the family must have lived here after his services as schoolmaster had ended. Benjamin Thompson has been styled by some the first native American poet. His versification was considered smooth and correct. Perhaps his most famous work was ‘New England's Crisis,’ a long poem on King Philip's War. November 16, 1674. ‘Mr. Thompson, having resigned up his charge in this town as schoolmaster ye 7 instant, this day ye Selectmen, with the advice and consent of the Reverend Mr. Thomas Shepard annual meeting in March, it was voted, if there should be a county school settled by the General Court, that this Town would raise £ 40, in order to provide for it, if it be settled in this town. Apparently nothing ever came of this. Neal's ‘New England,’ page 613, asserts that there was hardly a child of nine or ten years old throughout the whole country at this time but could read and write and say his catechism. If this be true, from the account which we have attempted to present, it
Historic leaves, volume 2, April, 1903 - January, 1904, Historical Sketch of the old Middlesex Canal. (search)
two capitals, and except that the canals did not effectually compete with the stages for carrying passengers, they held the same position to transportation as is now held by their successor and destroyer—the railroad. During the entire season of open river, from the time that the spring break — up of ice permitted navigation to commence until the frosts of fall again closed it, this eighty-five miles of water was thronged with boats taking the products of the country to a market and the New England metropolis, and returning loaded with salt, lime, cement, plaster, hardware, leather, liquors, iron, glass, grindstones, cordage, paints, oils and all the infinite variety of merchandise required by country merchants formerly classed under the general terms of ‘Dry West India goods.’ The construction of these canals was a great undertaking in that day. Boston was a town of only about 20,000. Neither Lowell nor Manchester had been commenced, and Nashua was a small place without manu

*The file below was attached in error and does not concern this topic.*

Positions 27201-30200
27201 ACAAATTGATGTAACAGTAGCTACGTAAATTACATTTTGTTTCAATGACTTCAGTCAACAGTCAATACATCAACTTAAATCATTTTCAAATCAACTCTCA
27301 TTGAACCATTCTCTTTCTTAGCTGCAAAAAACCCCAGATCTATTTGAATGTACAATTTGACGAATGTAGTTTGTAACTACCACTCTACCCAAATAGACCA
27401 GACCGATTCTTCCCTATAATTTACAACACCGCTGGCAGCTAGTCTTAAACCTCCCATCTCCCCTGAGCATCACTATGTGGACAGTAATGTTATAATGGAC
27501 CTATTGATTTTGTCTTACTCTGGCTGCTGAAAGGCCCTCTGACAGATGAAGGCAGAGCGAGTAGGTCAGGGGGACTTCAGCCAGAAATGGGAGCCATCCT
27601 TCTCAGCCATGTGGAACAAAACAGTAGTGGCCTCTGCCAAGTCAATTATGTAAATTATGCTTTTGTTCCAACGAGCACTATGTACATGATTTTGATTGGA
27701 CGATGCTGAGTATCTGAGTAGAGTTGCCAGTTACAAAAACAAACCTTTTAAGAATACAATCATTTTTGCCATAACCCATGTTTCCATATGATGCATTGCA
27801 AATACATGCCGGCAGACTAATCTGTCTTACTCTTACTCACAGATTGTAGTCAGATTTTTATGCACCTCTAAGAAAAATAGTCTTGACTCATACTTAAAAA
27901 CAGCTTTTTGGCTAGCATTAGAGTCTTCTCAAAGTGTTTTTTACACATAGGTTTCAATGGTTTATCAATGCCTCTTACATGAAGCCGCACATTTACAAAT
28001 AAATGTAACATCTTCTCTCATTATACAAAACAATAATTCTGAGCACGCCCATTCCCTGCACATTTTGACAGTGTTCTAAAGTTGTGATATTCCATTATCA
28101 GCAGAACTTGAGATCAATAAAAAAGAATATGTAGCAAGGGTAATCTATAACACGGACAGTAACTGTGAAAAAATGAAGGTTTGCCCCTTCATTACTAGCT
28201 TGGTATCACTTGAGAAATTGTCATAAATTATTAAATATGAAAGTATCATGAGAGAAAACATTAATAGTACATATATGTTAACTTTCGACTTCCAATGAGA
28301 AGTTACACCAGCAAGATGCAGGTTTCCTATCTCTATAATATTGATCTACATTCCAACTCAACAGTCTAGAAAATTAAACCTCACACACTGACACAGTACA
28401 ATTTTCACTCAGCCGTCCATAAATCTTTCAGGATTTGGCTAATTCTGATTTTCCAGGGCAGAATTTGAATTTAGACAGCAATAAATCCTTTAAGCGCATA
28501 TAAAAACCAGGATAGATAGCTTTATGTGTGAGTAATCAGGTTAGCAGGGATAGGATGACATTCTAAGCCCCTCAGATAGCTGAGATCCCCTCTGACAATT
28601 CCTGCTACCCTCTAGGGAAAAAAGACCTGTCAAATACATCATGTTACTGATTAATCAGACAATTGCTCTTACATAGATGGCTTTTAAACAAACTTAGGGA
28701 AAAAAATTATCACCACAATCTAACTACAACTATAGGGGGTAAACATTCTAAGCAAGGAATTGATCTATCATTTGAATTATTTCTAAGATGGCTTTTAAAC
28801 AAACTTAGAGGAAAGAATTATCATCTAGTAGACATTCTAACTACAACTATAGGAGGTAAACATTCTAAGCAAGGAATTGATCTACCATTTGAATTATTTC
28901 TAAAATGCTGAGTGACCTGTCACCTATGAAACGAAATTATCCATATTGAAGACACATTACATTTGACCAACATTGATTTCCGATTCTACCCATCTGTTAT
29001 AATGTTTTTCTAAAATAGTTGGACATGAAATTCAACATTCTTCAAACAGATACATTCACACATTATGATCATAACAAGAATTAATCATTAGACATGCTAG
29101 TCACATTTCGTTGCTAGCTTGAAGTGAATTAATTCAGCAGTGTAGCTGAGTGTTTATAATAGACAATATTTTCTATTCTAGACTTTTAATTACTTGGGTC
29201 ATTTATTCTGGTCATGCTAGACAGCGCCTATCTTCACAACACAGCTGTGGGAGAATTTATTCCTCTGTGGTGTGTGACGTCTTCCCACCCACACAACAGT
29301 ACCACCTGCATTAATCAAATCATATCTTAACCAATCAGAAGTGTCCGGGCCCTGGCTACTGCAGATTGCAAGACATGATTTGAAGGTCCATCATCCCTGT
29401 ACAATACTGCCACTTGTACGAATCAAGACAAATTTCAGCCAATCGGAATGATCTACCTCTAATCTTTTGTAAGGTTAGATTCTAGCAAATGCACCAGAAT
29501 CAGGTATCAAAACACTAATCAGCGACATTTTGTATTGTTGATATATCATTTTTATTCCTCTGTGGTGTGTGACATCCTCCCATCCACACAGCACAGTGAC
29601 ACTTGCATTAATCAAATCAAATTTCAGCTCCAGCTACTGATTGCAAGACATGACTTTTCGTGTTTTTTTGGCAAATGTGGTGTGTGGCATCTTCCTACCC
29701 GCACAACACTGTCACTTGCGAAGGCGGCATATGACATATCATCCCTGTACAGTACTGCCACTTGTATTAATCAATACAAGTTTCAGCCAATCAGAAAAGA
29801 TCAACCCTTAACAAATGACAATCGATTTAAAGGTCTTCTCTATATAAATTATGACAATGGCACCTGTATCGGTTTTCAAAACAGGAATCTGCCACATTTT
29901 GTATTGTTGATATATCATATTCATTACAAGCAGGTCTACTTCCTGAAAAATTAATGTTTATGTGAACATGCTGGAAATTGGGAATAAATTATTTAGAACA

Historic leaves, volume 2, April, 1903 - January, 1904, Charlestown Schools in the 18th century. (search)
neration (£ 40) that was paid at the beginning of the previous century. We have shown how this amount fluctuated from time to time. On account of a varying income arising from the school fund, it is hard to determine always what was the yearly cost of the school. The master's salary sometimes included the rent of a house for his family; sometimes he was allowed to demand of his pupils a small tuition fee. Wood for the schoolhouse, in winter, was pretty generally supplied throughout all New England towns by the pupils' parents. The sum total of the master's earnings seems meagre enough, but we may believe that it averaged well with what was paid in neighboring communities. If the management of the school for a century showed but little change on its financial side, probably the same might be said of the curriculum of studies. There is no evidence that the school question was a very vital one. The requirements for entrance to Harvard College set the standard. Latin was general
Historic leaves, volume 2, April, 1903 - January, 1904, Literary men and women of Somerville. (search)